Friday, February 5, 2016

What does DuPont raider Peltz want?

To split the company in two, says analyst Begleiter

What does DuPont raider Peltz want?

Activist investor Nelson Peltz (left). Ellen Kullman (right), CEO of Wilmington-based DuPont company. (AP Photos)
Activist investor Nelson Peltz (left). Ellen Kullman (right), CEO of Wilmington-based DuPont company. (AP Photos)

Activist investor Nelson Peltz, whose Trian Fund Management LP pushes big companies to boost share values by buying or selling major operations, will likely lean on DuPont Co. to split the firm into separate companies focusing on (1) farm pesticides, biosciences and health products and (2) chemical, electronics and safety products, according to a new report by Deutsche Bank analyst David Begleiter. Trian yesterday confirmed it has purchased around 1% of DuPont shares, so far.

But Begleiter, like other analysts (for examle Citi's P.J. Jukevar), says merely breaking up DuPont other companies wouldn't likely boost the share value too far above its recent highs in the upper $50s a share. He also said Peltz was less likely to push the company to borrow heavily to try and prop up its share prices.

Peltz's firm "successfully pushed Ingersoll-Rand, Plc to spin off units last year," writes Bloomberg here. "Peltz also is pressuring PepsiCo Inc., the world’s largest snack-food maker and second-biggest soda producer, to acquire competitor Mondelez International Inc., formerly known as Kraft Foods Inc." Before the 2008 recession, Trian waged a proxy fight with H.J. Heinz Co., to take over board seats and push for a restructuring. More recently, Heinz was purchased by Nebraska billionaire Warren Buffett's Berkshire Hathaway Inc., which has been cutting jobs at the ketchup and condiment giant's Pittsburgh headquarters.

Break-ups worked for Tyco International, the multinational conglomerate based in suburban Trenton, which under past chief executive Ed Breen split off five major divisions, enriching shareholders, after investors failed to offer a premium for the Breen's financial and management value-added. Breen planned long and carefully for the split. DuPont has given no sign it is interested in, or prepared for, a major separation, though it has agreed to shop some businesses.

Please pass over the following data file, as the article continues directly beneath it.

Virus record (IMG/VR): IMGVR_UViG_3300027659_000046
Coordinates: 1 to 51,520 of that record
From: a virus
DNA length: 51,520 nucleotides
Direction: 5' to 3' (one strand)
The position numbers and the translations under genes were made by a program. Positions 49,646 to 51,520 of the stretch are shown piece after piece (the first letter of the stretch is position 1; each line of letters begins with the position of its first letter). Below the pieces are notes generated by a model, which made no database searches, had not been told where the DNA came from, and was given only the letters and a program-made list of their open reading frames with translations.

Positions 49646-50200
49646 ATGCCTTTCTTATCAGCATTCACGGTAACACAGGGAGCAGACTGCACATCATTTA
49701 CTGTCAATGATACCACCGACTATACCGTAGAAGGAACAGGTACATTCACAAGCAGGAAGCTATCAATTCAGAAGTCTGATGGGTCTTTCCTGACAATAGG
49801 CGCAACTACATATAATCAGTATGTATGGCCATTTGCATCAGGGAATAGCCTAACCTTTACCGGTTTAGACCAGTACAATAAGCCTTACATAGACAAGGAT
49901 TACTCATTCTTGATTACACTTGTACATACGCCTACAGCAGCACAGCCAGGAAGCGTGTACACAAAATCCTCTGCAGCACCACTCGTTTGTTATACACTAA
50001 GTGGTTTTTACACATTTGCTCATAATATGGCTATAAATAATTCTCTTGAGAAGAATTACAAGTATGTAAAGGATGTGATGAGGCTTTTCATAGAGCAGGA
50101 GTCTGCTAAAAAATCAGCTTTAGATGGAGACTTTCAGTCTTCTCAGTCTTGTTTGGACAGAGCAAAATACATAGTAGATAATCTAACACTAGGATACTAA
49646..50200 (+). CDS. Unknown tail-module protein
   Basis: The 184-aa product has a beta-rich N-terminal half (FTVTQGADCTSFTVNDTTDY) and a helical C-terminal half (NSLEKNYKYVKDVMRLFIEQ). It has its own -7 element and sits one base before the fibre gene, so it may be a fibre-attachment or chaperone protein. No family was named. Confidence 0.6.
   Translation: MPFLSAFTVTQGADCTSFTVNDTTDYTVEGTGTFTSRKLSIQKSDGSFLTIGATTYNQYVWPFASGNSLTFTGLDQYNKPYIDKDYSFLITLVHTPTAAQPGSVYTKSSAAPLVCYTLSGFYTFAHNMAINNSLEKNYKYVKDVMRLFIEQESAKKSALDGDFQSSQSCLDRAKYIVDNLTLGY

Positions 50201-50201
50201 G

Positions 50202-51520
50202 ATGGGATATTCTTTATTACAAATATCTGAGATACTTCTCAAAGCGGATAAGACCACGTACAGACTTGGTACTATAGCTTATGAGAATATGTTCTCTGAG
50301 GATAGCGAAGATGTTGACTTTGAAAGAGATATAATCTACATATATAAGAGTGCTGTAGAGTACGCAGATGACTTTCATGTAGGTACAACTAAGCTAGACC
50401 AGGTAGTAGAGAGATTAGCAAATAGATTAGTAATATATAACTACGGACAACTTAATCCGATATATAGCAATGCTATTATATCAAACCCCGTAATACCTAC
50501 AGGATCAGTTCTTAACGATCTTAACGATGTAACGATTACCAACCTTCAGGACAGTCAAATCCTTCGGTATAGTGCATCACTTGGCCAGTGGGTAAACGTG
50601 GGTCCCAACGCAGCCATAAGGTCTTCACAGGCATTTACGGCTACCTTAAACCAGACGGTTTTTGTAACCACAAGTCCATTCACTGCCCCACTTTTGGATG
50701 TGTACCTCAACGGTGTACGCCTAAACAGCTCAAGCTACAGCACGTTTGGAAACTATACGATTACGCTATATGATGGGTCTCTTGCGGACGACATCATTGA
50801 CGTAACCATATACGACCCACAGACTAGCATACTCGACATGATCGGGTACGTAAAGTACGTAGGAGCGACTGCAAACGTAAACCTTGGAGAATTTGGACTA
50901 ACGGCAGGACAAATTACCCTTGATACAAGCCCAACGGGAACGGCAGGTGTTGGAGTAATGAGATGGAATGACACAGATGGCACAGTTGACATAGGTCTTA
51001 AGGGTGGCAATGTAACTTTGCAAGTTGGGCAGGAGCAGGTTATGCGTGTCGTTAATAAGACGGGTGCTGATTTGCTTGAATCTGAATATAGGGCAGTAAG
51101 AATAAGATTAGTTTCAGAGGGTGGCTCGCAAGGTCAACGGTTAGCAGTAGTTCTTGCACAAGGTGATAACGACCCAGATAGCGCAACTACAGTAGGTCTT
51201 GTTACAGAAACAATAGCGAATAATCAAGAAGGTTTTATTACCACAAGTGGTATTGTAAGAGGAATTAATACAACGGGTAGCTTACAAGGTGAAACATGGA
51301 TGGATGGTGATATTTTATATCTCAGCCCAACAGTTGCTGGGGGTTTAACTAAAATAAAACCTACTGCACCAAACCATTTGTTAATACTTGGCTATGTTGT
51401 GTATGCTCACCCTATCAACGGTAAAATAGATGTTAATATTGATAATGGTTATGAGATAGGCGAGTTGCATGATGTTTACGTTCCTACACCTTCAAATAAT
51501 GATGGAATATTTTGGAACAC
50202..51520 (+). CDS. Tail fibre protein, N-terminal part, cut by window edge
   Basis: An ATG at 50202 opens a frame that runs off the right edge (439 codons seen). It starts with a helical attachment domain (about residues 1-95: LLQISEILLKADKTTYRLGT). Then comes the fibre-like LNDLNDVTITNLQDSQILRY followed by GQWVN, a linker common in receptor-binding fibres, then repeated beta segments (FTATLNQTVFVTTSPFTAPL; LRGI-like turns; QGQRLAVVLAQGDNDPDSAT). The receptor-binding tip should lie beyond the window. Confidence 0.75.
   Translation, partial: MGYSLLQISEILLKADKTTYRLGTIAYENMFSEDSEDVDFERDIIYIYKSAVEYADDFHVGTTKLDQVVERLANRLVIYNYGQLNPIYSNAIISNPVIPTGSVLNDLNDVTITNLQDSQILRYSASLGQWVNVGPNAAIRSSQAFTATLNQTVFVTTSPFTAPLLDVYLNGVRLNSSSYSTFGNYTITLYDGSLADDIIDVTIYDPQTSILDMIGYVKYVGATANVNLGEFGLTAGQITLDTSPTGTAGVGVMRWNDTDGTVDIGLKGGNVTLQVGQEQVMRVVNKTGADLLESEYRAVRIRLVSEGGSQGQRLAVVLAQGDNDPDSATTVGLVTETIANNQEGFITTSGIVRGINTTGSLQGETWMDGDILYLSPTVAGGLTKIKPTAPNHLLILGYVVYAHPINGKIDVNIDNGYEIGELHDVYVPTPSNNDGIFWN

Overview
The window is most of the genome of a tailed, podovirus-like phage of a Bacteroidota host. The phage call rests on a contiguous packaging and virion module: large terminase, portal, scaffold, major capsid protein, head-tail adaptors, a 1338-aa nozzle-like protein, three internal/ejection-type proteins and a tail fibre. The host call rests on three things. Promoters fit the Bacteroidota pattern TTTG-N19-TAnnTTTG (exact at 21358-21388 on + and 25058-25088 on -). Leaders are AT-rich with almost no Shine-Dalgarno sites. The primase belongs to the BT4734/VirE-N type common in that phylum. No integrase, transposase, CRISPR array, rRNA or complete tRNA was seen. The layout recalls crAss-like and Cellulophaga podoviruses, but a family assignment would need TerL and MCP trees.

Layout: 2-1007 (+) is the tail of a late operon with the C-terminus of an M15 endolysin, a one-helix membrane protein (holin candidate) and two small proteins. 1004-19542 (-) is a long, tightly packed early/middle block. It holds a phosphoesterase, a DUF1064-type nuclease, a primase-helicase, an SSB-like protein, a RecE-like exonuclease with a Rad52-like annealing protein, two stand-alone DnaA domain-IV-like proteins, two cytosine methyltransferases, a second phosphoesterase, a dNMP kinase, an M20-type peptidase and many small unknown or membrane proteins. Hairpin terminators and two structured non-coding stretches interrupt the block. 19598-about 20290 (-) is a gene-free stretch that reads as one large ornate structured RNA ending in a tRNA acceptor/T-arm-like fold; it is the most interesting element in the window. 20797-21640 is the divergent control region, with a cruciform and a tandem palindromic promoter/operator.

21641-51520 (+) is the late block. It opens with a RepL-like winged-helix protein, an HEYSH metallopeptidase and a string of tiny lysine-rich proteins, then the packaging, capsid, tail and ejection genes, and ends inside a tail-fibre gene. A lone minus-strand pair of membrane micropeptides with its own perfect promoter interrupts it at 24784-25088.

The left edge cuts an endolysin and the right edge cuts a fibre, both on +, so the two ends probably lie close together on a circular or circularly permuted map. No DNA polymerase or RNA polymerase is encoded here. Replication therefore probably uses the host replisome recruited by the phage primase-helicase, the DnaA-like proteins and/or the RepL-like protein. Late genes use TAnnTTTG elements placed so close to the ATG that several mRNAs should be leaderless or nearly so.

DuPont boss Ellen Kullman's board responded to the threat of a takeover by taking quick steps to give her and her top lieutenants fat financial incentives to stay at her job. According to the company's Aug. 12 filing with the Securities and Excange Commission, DuPont adopted a "Senior Executive Severance Plan, which ensures that bosses fired after a "change in control" will get a sweet good-bye package including up to three times their annual salary and target bonus, up to three years in health and tax benefits, as long as they promise not to say anything nasty about the company or the buyer. Read the sweetener here.

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About this blog

PhillyDeals posts interviews, drafts and updates that Joseph N. DiStefano writes alongside his Sunday and Monday columns and ongoing articles about Philadelphia-area business.

DiStefano studied economics, history and a little engineering at Penn. He taught writing and research at St. Joe’s. He has written for the Inquirer since 1989, except when he left a few times to work at Bloomberg and elsewhere. He wrote the book Comcasted, and raised six kids with his wife, who is a saint.

Reach Joseph N. at, 215.854.5194, @PhillyJoeD. Read his blog posts at and his Inquirer columns at Bloomberg posts his items at NH BLG_PHILLYDEAL.

Reach Joseph N. at or 215 854 5194.

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